Dr. Linda Caldwell Epps will present a program examining the changing role of women in society as a result of the Civil War. From nursing on the fields of battle to running the home front, women were becoming more active public participants in American life, yet were denied the emancipation being offered at the conclusion of the war to the former slaves. How did suffrage rise from this conflict? Registration is strongly recommended, as space is limited.
Born and raised in Elizabeth, Dr. Epps is a lifelong resident of New Jersey and a career educator. She earned degrees from Rutgers University and Seton Hall University, and her doctorate from Drew University. A past-president of the New Jersey Historical Society, she is the current President and CEO of 1804 Consultants, an organization that works for the advancement of not-for-profit educational and cultural institutions.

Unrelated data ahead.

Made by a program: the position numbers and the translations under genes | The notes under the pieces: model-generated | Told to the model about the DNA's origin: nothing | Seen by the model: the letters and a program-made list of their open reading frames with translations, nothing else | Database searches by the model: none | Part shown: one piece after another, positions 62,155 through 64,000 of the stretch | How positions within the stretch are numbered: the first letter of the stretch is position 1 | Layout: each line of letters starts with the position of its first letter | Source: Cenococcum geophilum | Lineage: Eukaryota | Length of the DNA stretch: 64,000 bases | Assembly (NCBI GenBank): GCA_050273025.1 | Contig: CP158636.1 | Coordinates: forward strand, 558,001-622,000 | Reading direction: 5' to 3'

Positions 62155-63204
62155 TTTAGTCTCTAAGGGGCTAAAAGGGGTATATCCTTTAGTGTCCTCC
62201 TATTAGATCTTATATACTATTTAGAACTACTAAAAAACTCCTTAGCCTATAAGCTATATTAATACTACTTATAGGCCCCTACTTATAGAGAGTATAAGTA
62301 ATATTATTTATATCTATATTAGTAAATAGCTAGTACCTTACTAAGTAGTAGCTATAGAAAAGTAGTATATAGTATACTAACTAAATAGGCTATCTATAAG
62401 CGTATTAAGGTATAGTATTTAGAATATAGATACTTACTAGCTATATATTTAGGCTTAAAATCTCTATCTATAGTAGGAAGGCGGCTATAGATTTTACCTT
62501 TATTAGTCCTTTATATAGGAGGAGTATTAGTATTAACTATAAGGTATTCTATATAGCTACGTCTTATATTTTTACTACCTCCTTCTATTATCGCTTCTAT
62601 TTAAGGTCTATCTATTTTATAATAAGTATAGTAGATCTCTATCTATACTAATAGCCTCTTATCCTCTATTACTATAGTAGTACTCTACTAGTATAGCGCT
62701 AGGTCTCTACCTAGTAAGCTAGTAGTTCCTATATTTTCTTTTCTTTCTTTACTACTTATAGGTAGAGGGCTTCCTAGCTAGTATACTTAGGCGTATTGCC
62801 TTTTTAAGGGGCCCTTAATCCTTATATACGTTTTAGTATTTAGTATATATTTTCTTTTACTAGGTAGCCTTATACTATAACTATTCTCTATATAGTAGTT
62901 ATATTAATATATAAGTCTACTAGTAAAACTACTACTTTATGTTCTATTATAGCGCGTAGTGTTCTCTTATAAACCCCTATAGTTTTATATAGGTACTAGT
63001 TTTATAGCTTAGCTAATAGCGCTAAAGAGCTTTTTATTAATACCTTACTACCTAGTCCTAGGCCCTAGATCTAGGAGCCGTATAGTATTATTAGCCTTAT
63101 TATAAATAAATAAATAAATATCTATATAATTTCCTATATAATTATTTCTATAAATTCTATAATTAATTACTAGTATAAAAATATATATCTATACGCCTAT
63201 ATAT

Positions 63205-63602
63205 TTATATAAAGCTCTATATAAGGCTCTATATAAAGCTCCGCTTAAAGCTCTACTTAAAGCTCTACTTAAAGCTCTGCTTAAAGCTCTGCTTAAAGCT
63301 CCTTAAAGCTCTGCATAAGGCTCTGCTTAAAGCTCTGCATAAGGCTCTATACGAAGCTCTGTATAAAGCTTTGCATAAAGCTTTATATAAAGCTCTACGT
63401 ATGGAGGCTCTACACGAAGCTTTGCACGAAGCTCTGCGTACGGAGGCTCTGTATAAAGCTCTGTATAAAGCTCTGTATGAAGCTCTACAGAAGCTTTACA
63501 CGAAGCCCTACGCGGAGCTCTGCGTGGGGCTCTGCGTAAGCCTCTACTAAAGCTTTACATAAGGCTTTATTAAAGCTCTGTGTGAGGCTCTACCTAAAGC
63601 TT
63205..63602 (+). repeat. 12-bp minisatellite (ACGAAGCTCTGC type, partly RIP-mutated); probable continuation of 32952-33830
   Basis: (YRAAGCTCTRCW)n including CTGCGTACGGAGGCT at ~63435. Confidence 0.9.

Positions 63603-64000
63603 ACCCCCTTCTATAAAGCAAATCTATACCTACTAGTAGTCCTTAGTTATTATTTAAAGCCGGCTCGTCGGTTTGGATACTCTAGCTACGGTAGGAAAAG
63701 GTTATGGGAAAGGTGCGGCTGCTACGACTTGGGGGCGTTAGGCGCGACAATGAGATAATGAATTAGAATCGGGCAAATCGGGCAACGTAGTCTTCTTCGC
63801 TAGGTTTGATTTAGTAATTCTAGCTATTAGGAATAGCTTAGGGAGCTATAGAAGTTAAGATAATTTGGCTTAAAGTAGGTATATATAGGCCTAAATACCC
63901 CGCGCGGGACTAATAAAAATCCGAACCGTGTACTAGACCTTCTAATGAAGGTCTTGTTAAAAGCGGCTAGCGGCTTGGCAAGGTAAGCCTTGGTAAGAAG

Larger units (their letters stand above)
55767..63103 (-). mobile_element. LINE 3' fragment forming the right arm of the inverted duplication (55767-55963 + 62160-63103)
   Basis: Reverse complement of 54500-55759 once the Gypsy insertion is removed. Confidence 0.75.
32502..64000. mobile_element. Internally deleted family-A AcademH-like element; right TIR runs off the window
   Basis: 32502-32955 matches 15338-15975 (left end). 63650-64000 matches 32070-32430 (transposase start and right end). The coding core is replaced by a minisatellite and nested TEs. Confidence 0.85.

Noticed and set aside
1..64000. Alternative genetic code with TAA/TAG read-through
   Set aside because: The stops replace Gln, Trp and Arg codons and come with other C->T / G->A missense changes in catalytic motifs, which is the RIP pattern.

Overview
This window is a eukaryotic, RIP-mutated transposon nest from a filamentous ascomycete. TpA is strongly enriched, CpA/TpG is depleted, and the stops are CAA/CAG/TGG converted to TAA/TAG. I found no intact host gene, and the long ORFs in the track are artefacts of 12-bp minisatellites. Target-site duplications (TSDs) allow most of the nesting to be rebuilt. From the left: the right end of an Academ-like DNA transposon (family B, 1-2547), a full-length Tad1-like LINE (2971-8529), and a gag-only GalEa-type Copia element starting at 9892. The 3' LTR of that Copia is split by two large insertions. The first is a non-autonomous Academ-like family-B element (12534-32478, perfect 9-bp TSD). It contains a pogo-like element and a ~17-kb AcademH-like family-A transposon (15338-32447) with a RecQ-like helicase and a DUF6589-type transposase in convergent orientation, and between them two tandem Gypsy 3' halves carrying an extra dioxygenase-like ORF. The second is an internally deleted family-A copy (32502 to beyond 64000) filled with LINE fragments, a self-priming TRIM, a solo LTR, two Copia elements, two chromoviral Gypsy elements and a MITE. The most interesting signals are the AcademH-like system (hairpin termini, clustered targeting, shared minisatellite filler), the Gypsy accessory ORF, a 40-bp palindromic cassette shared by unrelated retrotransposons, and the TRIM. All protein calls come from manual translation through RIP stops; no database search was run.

This lecture is presented in conjunction with Civil War 150, featured in the Library’s gallery from May 1 through May 17. Utilizing letters, personal accounts, and images, this exhibition traces major events during the Civil War through the eyes of soldiers, presidents, freedmen, and families.
Civil War 150 is a national traveling panel exhibition organized by the Gilder Lehrman Institute of American History in partnership with The Library of America. The project, Civil War 150: Exploring the War and Its Meaning through the Words of Those Who Live It, has been made possible in part through a major grant from the National Endowment for the Humanities: Exploring the Human Endeavor. Our programming, emphasizing a theme of “conflicted times,” is funded through the generosity of the Friends of Scotch Plains Public Library.